I tried to seperate the navi text from the bar and position it above the navi bar but didn't have any luck.

*yawnszZZzzzz*


i thought position: fixed caused that element to maintain a static position on the screen, regardless of where the page is scrolled to.

mark
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Post 3+ Months Ago

yes so if it is located at 0px top 0px left, it'll be located there on your browsers viewable area if you scroll down five pages.
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Post 3+ Months Ago

Mark

There's always a workaround. I believe this is the effect that you were after (all done with CSS and your HTML layout)

works at 1280x1024, 1024x768 and 800x600 (although the background image is a little large for 800x600)

http://atnopro.com/ozzu/csstest.html

View the source code and enjoy!
  • b_heyer
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Post 3+ Months Ago

I'd assume the big image in the background scrolls with smaller resolutions? 1600x1200 it all fits perfectly on one screen (gets the idea of shrinking the window but is too lazy)
  • ATNO/TW
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Post 3+ Months Ago

Yeah -- it scrolls. I didn't set background-attachment for fixed because I wanted to demonstrate it could be done the way he was trying. Just needed the correct CSS -that's all. For what it's worth, I didn't change the HTML at all -- just the CSS.
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Post 3+ Months Ago

I should also add that I'm viewing on a 17 inch monitor. The pixel height for the nav_panel class may need to be increased for larger monitors.
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Post 3+ Months Ago

Oh, what the heck. I expect allgoodpeople probably knows how to see the CSS source, but for those who don't know how here's the style code I used for the layout:

Code: [ Select ]
/* $TopStyle:URL=http://www.nriyounglife.org/default.css$ */

body {
    background: White url(logo2faint4.jpg) 165px;
    
    font-family: Verdana, Arial;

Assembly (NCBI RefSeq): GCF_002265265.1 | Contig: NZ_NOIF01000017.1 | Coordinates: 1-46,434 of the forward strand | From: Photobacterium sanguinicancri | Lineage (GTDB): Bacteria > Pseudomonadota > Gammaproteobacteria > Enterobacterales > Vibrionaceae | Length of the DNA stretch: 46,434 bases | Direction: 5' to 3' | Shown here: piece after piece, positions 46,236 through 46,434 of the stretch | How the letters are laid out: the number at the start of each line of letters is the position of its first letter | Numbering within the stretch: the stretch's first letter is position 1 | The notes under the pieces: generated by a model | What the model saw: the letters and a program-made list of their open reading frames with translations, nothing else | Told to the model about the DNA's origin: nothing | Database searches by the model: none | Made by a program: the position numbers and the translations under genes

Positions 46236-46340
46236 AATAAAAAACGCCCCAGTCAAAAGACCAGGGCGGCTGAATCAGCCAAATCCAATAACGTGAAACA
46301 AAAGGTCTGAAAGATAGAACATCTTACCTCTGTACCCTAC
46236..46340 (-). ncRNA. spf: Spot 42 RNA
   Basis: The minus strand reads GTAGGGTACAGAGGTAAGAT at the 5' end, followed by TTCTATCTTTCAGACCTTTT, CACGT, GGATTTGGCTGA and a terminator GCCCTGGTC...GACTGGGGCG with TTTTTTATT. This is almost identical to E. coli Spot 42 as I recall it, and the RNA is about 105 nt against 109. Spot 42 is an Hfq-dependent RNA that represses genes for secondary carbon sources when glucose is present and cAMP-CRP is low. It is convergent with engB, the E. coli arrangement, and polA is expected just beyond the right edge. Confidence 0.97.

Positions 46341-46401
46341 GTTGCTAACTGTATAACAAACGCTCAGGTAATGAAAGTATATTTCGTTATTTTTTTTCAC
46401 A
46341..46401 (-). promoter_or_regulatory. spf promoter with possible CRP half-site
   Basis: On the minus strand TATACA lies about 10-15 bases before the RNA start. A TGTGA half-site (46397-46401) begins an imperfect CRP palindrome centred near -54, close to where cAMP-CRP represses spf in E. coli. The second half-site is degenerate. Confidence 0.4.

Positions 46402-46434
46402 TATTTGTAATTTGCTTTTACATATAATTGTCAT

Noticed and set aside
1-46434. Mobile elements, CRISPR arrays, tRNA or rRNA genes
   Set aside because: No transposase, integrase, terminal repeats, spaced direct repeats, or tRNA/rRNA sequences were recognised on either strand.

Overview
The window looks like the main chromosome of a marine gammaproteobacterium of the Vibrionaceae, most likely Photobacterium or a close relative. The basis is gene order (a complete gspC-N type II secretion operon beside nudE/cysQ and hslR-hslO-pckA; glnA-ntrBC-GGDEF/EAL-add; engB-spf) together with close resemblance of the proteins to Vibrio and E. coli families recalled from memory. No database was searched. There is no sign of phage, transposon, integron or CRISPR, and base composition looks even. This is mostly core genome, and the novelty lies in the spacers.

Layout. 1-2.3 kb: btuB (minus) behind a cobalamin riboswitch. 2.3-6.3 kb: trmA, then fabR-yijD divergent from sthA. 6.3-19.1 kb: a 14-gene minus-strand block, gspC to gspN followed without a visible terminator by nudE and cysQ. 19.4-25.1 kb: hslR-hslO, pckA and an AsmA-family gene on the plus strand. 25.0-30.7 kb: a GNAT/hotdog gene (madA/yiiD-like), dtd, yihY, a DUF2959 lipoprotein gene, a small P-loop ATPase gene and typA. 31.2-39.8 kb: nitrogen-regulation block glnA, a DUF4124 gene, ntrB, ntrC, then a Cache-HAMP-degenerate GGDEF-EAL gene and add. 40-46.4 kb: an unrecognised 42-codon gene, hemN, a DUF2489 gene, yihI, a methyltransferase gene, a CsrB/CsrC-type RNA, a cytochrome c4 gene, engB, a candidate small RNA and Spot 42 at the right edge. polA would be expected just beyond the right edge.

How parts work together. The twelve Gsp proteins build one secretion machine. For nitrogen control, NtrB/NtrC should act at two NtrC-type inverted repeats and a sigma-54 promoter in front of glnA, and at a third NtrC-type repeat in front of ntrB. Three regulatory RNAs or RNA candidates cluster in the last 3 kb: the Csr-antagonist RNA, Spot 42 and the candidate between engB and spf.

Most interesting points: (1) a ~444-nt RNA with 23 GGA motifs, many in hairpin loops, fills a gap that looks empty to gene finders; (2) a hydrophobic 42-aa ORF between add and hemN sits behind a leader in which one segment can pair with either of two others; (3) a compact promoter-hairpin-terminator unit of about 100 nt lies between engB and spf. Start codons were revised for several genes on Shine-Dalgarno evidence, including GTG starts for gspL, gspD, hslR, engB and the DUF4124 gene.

margin: 0px;
    background-repeat: no-repeat;
}

.main {
    color: #000088;
    left: 165px;
    padding: 10px 10px 10px 10px;
    position: relative;
    right: 10px;
}


.nav_panel {
    background: Teal;
    border: 1px solid Black;
    height: 990px;
    left: 0px;
    padding: 10px 10px 10px 10px;
    position: absolute;
    top: 0px;
    font-size: xx-small;
    width: 165px;
    
    
    }
  1. /* $TopStyle:URL=http://www.nriyounglife.org/default.css$ */
  2. body {
  3.     background: White url(logo2faint4.jpg) 165px;
  4.     
  5.     font-family: Verdana, Arial;
  6.     margin: 0px;
  7.     background-repeat: no-repeat;
  8. }
  9. .main {
  10.     color: #000088;
  11.     left: 165px;
  12.     padding: 10px 10px 10px 10px;
  13.     position: relative;
  14.     right: 10px;
  15. }
  16. .nav_panel {
  17.     background: Teal;
  18.     border: 1px solid Black;
  19.     height: 990px;
  20.     left: 0px;
  21.     padding: 10px 10px 10px 10px;
  22.     position: absolute;
  23.     top: 0px;
  24.     font-size: xx-small;
  25.     width: 165px;
  26.     
  27.     
  28.     }
  • digitalMedia
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Post 3+ Months Ago

You have to do a lot of jostling to get position:fixed to work properly in IE

;)
  • b_heyer
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Post 3+ Months Ago

I wouldn't know :-P
  • digitalMedia
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Post 3+ Months Ago

yes, I know.

8)
  • allgoodpeople
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Post 3+ Months Ago

ATNO/TW wrote:
Mark

There's always a workaround. I believe this is the effect that you were after (all done with CSS and your HTML layout)

works at 1280x1024, 1024x768 and 800x600 (although the background image is a little large for 800x600)

http://atnopro.com/ozzu/csstest.html

View the source code and enjoy!


So essentially you just set the nav panel column to a fixed height in order to cover the entire length of the screen? This is what it looks like to me.

The downside I see to this is how to handle different pages of differing heights? The class would need to be adjusted for pages of differing sizes. i.e. if you had a page that was 2 pages long, and a page that was 5 pages long, then differing height measurements would have to be set for the nav column in each page. However, this could be accomplished fairly easily. I'm not sure the of vocabulary (child classes?) but I've read about it being done before.

Or, could you use an ID to accomplish this?

Mark
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Post 3+ Months Ago

Attn: ATNO/TW:

Re the below:
Oh, what the heck. I expect allgoodpeople probably knows how to see the CSS source


Is it possible for you to explain how this is done?

Regards,
OzDave
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Post 3+ Months Ago

I use HTML-kit as an editor primarily OzDave. I just type in the URL for the css file and it opens it up. Same thing with TopStyle Pro. I suppose most editors will let you do that.
  • allgoodpeople
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Post 3+ Months Ago

OzDave wrote:
Attn: ATNO/TW:

Re the below:
Oh, what the heck. I expect allgoodpeople probably knows how to see the CSS source


Is it possible for you to explain how this is done?

Regards,
OzDave


I'm not sure how much detail you need in order to see the CSS file, so if you already know this, then I apologize for telling you something you already know :oops: